• 26. Exhaust Stroke <ul><li>At the bottom of the power stroke, the exhaust valve is opened by the cam/lifter mechanism.  </li></ul><ul><li>The upward stroke of the piston drives the exhausted fuel out of the cylinder. </li></ul>
  • 27. Gasoline (4-Stroke) Engine <ul><li>Power stroke: heat in, work out </li></ul><ul><li>Exhaust stroke: heat out </li></ul><ul><li>Some of the extra work out is used during induction and compression </li></ul><ul><li>Some heat lost to conduction and convection in and around the engine. </li></ul>
  • 28. Gasoline and 4-stroke Engines <ul><li>A 4-stroke engine is designed to run on a refined mixture of hydrocarbons from C7–Heptane and C8–Octane. </li></ul><ul><li>This mixture is called Gasoline </li></ul><ul><li>C7 and C8 vaporize at temperatures below the boiling point of water. </li></ul><ul><ul><li>That&apos;s why if you spill gasoline on the ground it evaporates very quickly. </li></ul></ul>
  • 29. Octane Rating <ul><li>The octane rating of gasoline tells you how much the fuel can be compressed before it spontaneously ignites. </li></ul><ul><li>Eighty-seven-octane gasoline is gasoline that contains 87-percent octane and 13-percent heptane </li></ul><ul><li>Most gas stations offer three octane grades: </li></ul><ul><ul><li>regular, usually 87 octane </li></ul></ul><ul><ul><li>mid-grade, usually 89 octane </li></ul></ul><ul><ul><li>premium usually 92 or 93. </li></ul></ul><ul><li>The ratings must be posted on bright yellow stickers on each gasoline pump. </li></ul>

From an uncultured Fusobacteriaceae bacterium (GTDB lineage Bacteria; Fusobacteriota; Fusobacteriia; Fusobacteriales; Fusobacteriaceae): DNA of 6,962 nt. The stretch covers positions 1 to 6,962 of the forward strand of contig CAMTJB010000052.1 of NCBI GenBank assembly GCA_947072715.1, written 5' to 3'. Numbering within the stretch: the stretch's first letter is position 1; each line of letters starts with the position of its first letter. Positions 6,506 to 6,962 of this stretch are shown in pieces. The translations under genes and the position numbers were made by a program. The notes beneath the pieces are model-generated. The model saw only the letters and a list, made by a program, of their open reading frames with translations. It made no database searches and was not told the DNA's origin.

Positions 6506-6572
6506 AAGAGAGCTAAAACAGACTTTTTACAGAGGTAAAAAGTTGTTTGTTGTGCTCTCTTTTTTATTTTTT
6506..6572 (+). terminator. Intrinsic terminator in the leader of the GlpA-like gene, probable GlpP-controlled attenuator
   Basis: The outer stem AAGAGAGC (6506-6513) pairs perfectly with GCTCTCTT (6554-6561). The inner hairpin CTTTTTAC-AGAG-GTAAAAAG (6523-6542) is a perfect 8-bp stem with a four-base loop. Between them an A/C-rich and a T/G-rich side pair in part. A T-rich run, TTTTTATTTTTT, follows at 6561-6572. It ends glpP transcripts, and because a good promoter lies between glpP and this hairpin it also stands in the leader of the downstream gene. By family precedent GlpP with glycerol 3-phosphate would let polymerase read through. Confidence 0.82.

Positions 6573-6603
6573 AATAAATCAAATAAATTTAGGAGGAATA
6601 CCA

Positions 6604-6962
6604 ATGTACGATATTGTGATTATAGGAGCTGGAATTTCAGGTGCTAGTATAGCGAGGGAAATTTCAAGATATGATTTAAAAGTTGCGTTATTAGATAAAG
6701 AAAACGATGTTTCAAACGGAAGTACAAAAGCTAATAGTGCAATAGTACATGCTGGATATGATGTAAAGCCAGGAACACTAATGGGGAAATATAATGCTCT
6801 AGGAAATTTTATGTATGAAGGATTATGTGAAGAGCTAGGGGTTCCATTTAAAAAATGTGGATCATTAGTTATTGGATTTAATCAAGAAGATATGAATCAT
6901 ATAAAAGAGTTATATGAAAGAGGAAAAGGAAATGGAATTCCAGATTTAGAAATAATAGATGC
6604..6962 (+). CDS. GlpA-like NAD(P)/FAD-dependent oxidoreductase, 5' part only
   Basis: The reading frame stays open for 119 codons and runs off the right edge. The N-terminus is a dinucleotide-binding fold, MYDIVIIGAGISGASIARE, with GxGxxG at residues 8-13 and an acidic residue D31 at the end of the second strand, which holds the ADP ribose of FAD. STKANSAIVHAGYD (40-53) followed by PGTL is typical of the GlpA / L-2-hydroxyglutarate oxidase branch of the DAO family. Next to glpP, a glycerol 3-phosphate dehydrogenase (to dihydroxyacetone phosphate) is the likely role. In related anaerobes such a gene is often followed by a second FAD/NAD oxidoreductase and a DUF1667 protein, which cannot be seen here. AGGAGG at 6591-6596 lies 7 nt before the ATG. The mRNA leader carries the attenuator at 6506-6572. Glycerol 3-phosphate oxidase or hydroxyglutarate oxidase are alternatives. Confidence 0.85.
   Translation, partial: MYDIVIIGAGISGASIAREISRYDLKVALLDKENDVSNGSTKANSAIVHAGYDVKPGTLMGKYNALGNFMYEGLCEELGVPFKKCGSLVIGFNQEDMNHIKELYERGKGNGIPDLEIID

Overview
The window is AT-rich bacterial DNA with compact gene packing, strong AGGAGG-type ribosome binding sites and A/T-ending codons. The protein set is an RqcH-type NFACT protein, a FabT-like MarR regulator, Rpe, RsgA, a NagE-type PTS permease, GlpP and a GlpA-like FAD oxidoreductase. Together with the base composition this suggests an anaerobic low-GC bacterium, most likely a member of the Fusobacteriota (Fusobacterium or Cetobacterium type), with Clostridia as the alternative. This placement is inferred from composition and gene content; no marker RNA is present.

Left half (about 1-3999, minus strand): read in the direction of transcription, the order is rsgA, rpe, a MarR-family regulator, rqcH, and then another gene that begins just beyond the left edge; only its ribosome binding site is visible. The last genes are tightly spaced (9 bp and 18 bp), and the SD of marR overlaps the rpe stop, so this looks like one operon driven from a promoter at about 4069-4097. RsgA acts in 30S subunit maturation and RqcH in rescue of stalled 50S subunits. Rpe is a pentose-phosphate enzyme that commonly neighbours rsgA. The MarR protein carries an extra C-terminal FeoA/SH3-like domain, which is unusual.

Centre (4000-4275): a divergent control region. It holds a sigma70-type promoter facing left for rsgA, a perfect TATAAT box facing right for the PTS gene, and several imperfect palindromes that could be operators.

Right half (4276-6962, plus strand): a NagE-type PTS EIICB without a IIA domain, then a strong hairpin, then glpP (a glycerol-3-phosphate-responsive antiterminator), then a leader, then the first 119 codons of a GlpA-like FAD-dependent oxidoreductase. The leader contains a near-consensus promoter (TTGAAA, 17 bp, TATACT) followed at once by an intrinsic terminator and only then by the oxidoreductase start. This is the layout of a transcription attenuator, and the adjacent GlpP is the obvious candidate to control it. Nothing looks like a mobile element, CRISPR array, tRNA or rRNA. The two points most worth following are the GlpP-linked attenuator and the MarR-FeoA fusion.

• 30. Knocking <ul><li>Knocking occurs when gas ignites by compression rather than because of the spark from the spark plug. </li></ul><ul><li>Problems </li></ul><ul><ul><li>Annoying </li></ul></ul><ul><ul><li>Reduces efficiency </li></ul></ul><ul><ul><li>Damages engine </li></ul></ul><ul><li>Heptane handles compression very poorly </li></ul><ul><li>Octane handles compression very well </li></ul>
  • 31. Solutions to Knocking <ul><li>Increase the octane rating of the gasoline </li></ul><ul><li>This costs $$$$$ </li></ul><ul><li>Requires chemical processing techniques to be done numerous times </li></ul><ul><li>Almost impossible to refine 100% octane. </li></ul><ul><li>Most car engines today are designed to run effectively on an octane rating of 87. </li></ul>
  • 32. Gasoline Additives <ul><li>During WWI, it was discovered that you can add a chemical called tetraethyl lead to gasoline and significantly improve its octane rating. </li></ul><ul><li>Lower octane grades of gasoline could be made usable by adding this chemical. </li></ul><ul><li>This led to the widespread use of &amp;quot;ethyl&amp;quot; or &amp;quot;leaded&amp;quot; gasoline. </li></ul>